While the lack of rain has made for some beautiful winter weather, the region is desperate for some moisture.
About 95 percent of Central Valley rainfall hits between October and March. January marks the middle of the rainy season with only 5.64 inches of rain in the Mokelumne River Basin to show for it, making it the second driest year on record, according to a hydrology report prepared by East Bay Municipal Utility District.
Lodi has seen only 2.03 inches, according to Weather Underground.
This time last year, more than 11 inches of rain had already fallen in Lodi. Through the season, Lodi got 23 inches of rain.
This winter has been so dry that more rain fell in July than in December.
This time of year, the Sierras are normally covered in a healthy layer of snow. Right now, it’s more of a light powder with a depth of about 3 inches, according to the California Cooperative Snow Surveys Program.
“It’s starting out to be an extremely dry year,” said Frank Gehrke, chief of snow surveys for the Department of Water Resources. “We’re looking to see what the future holds.”
EBMUD staff predict just a 10 percent chance that enough rain can fall in the rest of the season to pull this year’s numbers up to average.
As a result, local irrigation districts might have to cut their water allowances.
“We’ll need to coordinate more closely than ever if we’re working with those numbers,” said Andy Christensen, manager for the Woodbridge Irrigation District, at a board of directors meeting Thursday.
In previous years, dry early winters have led to rough rain in late spring, which could hurt cherry crops.
But a game changer might be on the way. A major weather pattern more conducive to rain could be here as soon as next week, according to Mark Paquette, a forecaster with Accuweather.com, a private forecasting service.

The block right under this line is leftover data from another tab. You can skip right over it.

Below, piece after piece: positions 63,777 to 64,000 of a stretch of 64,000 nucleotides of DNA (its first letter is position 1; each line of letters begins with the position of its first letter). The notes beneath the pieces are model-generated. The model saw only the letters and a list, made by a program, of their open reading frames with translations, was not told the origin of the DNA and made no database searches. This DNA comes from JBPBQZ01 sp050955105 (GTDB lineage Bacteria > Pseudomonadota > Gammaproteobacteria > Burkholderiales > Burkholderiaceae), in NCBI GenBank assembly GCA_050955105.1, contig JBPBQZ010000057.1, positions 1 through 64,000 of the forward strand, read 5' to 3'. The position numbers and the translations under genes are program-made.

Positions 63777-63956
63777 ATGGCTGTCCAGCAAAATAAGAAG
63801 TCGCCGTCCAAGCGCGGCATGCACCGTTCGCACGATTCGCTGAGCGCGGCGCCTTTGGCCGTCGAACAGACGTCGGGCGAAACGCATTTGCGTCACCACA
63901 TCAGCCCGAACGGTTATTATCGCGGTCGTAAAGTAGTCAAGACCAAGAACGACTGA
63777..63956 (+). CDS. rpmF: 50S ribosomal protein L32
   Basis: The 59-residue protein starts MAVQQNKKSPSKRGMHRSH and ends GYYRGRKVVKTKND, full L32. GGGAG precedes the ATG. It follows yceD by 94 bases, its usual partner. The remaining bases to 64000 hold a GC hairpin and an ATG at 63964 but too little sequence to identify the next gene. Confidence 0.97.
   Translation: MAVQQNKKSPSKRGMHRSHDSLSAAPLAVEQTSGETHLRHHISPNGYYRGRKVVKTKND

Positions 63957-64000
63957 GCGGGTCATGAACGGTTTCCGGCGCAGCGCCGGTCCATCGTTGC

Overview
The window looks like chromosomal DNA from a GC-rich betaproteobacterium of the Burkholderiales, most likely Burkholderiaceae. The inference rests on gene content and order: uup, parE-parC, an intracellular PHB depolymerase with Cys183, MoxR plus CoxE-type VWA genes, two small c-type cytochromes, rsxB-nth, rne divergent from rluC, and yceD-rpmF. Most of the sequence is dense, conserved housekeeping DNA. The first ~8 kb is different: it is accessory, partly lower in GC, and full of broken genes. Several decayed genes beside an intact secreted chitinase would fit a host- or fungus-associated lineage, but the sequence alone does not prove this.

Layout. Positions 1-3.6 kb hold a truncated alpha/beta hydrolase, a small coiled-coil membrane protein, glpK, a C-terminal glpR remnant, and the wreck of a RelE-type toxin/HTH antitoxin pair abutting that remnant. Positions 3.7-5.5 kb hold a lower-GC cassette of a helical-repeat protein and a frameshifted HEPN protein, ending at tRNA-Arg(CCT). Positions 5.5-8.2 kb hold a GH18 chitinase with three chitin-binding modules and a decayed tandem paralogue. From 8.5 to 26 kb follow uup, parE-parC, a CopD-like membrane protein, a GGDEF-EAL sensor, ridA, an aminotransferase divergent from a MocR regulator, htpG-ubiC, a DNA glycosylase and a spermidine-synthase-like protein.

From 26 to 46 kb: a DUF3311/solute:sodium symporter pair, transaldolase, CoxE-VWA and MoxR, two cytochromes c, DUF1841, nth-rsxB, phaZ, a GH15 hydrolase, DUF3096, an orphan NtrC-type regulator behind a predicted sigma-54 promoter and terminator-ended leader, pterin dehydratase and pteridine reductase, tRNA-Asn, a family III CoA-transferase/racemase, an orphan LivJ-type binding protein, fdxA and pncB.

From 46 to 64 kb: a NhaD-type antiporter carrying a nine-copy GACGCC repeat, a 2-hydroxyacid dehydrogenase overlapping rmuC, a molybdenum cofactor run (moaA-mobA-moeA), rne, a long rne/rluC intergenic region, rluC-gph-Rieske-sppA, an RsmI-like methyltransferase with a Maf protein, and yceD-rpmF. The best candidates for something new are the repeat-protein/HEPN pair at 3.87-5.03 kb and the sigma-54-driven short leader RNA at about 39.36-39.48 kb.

The jet stream has run more to the north than normal this year, so storms are hitting more of Oregon, Washington and Canada. But next week’s change in pattern will, with any luck, drag that stream further south and bring storms to the Valley.
It’s too soon to know whether next week’s rains will be enough to make up for what is shaping up to be a dry 2012.
But what does a dry year mean for Lodi citizens?
For the city, it means pumping more groundwater.
Normally, Lodi gets about 3,000 acre-feet from Woodbridge Irrigation District. The city needs about 17,000 acre-feet a year, but the most they can safely pump from the ground is 15,000. That’s about how much trickles back into the groundwater basin from rivers, irrigation and normal rain from this area.
Public Works Director Wally Sandelin is keeping a watchful eye on groundwater usage.
“We’re concerned the state could impose their regulations if we are not proactive about groundwater,” said Sandelin.
Thankfully, major reservoirs had a very good carry over from last year. Pardee is holding 168,058 acre-feet, about 85 percent of normal levels, while Camanche is holding 255,124 acre-feet, about 61 percent of normal.
With reserves like this and thoughtful conservation, even a year with little rain isn’t likely to leave area residents hung out to dry.
Contact reporter Sara Jane Pohlman at firstname.lastname@example.org.